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Examiner

Hey, where did all the bats go?

Bats, nature’s own mosquito zappers, are in danger of dying out from a fast-moving disease.

Alexei Zaycev aka AZ (AZ@avz.net

Bats, nature’s own mosquito zappers, are in danger of dying out from a fast-moving disease.

> 99.9 — percentage of little brown bats lost to white-nose syndrome since a deadly fungus arrived in Massachusetts

> 8 — number of bat species that live in the state (all but 3 get white nose)

> 10,000-20,000 — estimated population of little brown bats statewide in 2007 (white-nose syndrome was discovered in 2006)

> 20-30 — estimated winter population of little brown bats today

> 400 — estimated summer population

> 600 — number of insects one bat can eat in an hour (mosquitoes

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> 1,455,051 — 2,910,102 — estimated pounds of insects in the Northeast that go uneaten by bats annually because of white-nose syndrome

LIKE KRYPTONITE FOR BATS

AP Photo/U.S. Fish and Wildlife Service, Marvin Moriarty/Associated Press

White-nose syndrome is a fungus from Europe that scientists theorize came to the United States on the gear of a spelunker. European bats are not affected by it, but it kills many species of American bats; it destroys wing tissue and causes the bats to wake more often in winter, depleting their fat reserves until they die. The death toll since 2007 is 5 million to 6 million. “The good news is that the less than one half of one percent that survived may have a genetic level of immunity to it,” says Tom French, assistant director of the Massachusetts Division of Fisheries & Wildlife. “So we hope the survivors will be the seed for recovery.”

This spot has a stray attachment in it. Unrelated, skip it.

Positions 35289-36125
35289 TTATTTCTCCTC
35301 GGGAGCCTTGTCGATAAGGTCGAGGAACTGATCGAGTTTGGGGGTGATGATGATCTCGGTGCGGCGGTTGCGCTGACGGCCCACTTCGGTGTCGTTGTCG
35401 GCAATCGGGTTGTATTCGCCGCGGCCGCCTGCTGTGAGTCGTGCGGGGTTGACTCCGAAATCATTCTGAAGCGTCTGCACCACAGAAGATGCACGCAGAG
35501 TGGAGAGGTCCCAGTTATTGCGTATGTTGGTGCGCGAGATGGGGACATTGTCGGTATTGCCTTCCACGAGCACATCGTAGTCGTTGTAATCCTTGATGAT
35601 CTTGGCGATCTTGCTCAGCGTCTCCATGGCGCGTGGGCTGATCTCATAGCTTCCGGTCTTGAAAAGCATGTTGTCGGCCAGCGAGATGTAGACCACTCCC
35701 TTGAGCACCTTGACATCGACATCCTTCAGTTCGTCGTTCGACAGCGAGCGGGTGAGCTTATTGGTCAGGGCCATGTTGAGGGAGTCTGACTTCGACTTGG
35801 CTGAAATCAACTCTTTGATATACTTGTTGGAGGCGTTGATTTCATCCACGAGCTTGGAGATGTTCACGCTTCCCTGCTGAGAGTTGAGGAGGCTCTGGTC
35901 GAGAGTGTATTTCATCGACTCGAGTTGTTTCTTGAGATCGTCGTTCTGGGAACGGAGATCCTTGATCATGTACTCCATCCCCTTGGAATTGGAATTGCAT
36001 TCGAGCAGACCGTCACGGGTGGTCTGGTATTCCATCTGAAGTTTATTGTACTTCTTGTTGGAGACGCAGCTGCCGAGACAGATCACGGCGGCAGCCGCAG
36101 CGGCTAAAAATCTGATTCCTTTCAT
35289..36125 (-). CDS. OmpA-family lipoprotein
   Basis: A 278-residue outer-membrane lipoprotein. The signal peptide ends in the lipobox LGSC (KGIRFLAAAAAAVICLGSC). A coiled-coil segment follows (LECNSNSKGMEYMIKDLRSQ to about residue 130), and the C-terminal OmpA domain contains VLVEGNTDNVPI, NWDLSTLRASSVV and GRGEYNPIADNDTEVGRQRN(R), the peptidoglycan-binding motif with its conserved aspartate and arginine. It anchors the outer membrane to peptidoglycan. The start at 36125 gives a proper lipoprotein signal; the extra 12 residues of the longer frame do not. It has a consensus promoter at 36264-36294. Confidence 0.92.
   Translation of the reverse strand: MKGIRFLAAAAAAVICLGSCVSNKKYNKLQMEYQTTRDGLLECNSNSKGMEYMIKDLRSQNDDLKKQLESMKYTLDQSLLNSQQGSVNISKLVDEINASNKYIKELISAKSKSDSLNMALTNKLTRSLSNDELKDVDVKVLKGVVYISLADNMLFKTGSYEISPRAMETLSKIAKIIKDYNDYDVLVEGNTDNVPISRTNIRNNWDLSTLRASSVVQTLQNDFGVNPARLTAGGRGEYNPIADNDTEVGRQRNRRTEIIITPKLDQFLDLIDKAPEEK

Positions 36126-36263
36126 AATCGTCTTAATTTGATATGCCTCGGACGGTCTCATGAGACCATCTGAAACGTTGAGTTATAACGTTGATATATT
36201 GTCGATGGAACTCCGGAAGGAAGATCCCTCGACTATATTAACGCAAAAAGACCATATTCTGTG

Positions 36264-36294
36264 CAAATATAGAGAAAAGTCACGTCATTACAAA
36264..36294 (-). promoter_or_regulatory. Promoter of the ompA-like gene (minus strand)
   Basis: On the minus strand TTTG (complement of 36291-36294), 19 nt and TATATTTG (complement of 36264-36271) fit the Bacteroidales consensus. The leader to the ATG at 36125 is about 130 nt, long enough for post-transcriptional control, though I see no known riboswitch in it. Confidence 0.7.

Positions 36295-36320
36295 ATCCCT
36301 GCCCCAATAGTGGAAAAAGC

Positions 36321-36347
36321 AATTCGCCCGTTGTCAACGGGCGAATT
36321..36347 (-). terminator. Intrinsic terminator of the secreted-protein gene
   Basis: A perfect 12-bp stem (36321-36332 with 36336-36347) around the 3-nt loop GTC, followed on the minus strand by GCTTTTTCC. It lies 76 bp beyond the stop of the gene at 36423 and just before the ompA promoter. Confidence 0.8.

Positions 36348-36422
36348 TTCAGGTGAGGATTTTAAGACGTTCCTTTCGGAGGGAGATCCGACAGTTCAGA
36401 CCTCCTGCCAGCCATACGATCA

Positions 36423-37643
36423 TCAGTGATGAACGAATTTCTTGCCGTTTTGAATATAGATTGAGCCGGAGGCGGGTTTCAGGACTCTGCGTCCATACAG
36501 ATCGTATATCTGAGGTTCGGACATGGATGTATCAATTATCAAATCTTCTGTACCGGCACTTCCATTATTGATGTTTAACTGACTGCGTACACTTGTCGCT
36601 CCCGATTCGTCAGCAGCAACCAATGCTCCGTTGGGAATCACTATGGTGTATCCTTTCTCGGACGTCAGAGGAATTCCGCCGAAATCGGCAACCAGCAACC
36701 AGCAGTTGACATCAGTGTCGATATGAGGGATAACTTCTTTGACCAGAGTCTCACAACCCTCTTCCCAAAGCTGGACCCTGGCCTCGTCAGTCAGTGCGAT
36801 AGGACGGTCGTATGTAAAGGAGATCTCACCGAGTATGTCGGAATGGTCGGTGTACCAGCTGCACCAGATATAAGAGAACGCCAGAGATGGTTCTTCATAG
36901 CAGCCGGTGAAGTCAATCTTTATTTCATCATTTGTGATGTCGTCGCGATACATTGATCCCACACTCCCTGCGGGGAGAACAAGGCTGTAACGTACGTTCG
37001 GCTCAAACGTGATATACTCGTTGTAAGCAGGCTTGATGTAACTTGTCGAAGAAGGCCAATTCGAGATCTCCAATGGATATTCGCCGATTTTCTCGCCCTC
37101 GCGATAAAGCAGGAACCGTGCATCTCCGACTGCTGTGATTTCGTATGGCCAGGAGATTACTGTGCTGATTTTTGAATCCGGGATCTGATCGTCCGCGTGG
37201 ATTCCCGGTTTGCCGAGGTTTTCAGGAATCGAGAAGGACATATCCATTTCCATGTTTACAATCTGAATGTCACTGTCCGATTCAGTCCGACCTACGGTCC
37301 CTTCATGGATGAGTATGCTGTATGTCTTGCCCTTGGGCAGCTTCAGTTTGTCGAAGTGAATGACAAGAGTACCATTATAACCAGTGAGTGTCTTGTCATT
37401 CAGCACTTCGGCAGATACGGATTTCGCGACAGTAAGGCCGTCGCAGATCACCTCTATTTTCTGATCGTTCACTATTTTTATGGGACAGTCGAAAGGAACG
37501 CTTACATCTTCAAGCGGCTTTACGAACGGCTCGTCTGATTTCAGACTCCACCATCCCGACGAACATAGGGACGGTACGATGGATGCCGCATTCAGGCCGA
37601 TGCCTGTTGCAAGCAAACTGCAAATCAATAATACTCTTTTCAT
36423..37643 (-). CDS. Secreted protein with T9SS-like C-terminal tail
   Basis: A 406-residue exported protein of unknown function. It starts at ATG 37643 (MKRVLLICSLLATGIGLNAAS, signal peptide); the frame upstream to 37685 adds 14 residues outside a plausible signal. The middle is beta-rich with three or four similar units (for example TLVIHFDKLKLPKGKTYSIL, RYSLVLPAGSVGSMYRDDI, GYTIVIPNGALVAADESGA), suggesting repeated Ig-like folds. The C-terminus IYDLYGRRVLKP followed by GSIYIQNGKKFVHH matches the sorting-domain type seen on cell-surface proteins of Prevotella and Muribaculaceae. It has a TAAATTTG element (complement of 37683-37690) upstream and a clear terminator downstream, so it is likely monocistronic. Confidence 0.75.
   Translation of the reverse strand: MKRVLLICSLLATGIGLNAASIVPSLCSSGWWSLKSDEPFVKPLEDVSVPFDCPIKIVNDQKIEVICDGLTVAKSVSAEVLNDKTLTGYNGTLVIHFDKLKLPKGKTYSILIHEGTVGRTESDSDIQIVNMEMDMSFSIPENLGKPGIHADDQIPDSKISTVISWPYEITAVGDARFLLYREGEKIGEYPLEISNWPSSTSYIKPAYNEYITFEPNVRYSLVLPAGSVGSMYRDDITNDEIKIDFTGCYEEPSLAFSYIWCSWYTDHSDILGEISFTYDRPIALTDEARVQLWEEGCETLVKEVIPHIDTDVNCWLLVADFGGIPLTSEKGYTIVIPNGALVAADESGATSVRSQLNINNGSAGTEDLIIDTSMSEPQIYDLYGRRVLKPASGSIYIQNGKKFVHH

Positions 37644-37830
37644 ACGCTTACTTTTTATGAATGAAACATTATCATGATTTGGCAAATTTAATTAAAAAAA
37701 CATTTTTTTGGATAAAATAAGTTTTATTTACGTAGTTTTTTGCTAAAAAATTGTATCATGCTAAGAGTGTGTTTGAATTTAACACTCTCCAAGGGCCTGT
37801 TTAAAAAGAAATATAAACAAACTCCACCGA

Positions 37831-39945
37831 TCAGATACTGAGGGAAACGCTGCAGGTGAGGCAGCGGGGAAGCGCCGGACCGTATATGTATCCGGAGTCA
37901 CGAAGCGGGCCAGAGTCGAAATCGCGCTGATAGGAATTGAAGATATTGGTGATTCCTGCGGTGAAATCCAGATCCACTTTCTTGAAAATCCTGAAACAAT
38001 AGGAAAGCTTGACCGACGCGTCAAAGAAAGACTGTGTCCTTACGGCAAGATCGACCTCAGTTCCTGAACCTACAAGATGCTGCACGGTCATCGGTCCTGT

“Bats are on the verge of completely dying out. . . .  The death of our bats would be catastrophic to our ecosystem,” says Ben Affleck, a.k.a. Batman. (Go to savebats.org to see the Dark Knight blush at his own cheesy bat jokes.)Chris Pizzello/Invision/AP

PUT THE TENNIS RACKET DOWN

If a bat gets into your house, don’t kill it — it may be an endangered little brown bat. Instead, open the doors and windows and allow it to fly out. There’s no need to contact a wildlife expert unless you see a colony; then, e-mail mass.wildlife@state.ma.us.


Sources: Massachusetts Audubon Society; US Forest Service; US Geological Survey; Massachusetts Division of Fisheries & Wildlife; savebats.org

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